As part of His Majesty’s land reform exercise, His Majesty The King granted land kidu to 1,157 thram holders from four gewogs in Gasa on October 23. The beneficiaries received a total of 433.58 acres of land as Kidu, as well as excess cost exemption and refund of Nu 3.368 million.
With Gasa, land kidu to resolve accumulated land issues across the country has been granted in 16 dzongkhags.
The land reform exercise began in 2007 with the Royal Command from His Majesty to carry out a National Cadastral Resurvey Programme (NCRP). His Majesty Commanded that, “Land issues must be resolved once and for all – if we do not take it upon ourselves today to carry out a massive and all encompassing exercise, then like in the past, we will only make small improvements on the existing system but leave the biggest problems unresolved burdening the future generations.”
The National Land Commission began this comprehensive survey from June 2008 and completed it by December 2013.
The NCRP brought to light various discrepancies in land use, records and ownership across the country.
The discrepancies are being resolved conclusively with His Majesty’s granting of land Kidu to those people who have been using state land for generations without ownership.
A total of 132,026.738 acres of land have been granted in 156 gewogs to 113,637 beneficiaries in Lhuentse, Bumthang, Mongar, Wangduephodrang, Haa, Dagana, Punakha, Trongsa, Trashigang, Trashiyangtse, Zhemgang, Pemagatshel, Samdrupjongkhar, Thimphu, Chukha, and Gasa since 2010. Beneficiaries have also been granted exemption of excess cost amounting to over Nu 2,201.43 million, in the 16 dzongkhags.
At the ceremony, the dzongkhag and gewog officials, and the people of Gasa offered Mendrel Ku Sung Thuk Ten to His Majesty The King.
His Majesty The King was escorted to the Langothang Plateau, an open-air natural stadium 4,000m metres above sea level, in a picturesque chipdrel, and was welcomed by the highland communities from five dzongkhags, visitors from other parts of the country, and tourists and trekkers.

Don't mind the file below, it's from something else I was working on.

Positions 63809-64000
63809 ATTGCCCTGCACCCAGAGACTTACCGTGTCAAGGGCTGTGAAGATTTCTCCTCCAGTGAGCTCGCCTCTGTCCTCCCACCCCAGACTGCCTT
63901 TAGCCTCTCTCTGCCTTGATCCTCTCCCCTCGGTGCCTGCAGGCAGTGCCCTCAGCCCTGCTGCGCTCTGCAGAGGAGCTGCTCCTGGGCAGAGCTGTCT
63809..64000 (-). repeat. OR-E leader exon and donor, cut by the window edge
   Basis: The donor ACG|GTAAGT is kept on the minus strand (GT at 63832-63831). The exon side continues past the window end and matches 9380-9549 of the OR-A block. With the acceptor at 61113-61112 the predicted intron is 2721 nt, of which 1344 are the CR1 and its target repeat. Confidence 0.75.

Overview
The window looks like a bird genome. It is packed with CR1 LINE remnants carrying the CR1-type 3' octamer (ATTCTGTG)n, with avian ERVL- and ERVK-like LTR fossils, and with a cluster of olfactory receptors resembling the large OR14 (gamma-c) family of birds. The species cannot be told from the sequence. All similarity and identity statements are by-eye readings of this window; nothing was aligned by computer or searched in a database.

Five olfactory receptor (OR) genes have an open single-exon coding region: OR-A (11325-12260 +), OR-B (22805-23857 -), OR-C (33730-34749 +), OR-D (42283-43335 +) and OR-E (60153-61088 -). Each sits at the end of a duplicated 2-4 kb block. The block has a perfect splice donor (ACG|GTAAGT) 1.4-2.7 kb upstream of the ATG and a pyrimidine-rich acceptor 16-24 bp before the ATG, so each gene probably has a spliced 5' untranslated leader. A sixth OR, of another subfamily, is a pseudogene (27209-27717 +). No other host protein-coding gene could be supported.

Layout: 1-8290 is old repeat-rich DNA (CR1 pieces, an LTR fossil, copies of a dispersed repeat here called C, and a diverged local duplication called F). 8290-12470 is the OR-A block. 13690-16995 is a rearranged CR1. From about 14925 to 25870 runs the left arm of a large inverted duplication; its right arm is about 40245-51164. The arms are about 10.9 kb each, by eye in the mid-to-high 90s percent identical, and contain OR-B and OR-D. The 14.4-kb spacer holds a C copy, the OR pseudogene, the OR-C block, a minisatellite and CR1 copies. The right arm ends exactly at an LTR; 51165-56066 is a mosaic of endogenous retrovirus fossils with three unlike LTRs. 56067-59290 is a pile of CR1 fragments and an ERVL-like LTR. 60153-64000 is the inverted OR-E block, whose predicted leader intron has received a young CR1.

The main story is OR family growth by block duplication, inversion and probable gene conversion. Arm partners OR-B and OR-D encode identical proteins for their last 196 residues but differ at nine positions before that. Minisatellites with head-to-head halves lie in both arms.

Langothang was the venue for the 2nd Royal Highland Festival, where over 1,500 men, women, and children gathered to celebrate the rich nomadic culture and lifestyle across the kingdom’ northern belt.
The atmosphere of festivity which is natural to the highlanders, all dressed in a blaze of their unique colours, was highlighted by special features introduced to encourage sportsmanship and stamina, traditional lifestyle and culture, livestock, music and the arts, handicrafts, and the spirit of community living.
This year, on the request of village elders excited by last year’s run, a senior Layap relay was organised with men and women above 60 years from five chiwogs running an entertaining relay race.
A freezing afternoon of sleet and winds did not dampen a highland favourite – the horse race. Sangay Tenzin from Laya outran four other horsemen in the final race. Other sporting events were an inter-chiwog women’s tug-o-war.
The cultural programme included a yak dance and songs and dances that are unique to the highland community.
Dignitaries attending the festival included the ambassador of India to Bhutan, Jaideep Sarkar, UNDP Deputy resident representative, Niamh Collier Smith, expatriates living in Bhutan, and tourists on various treks passing through Laya.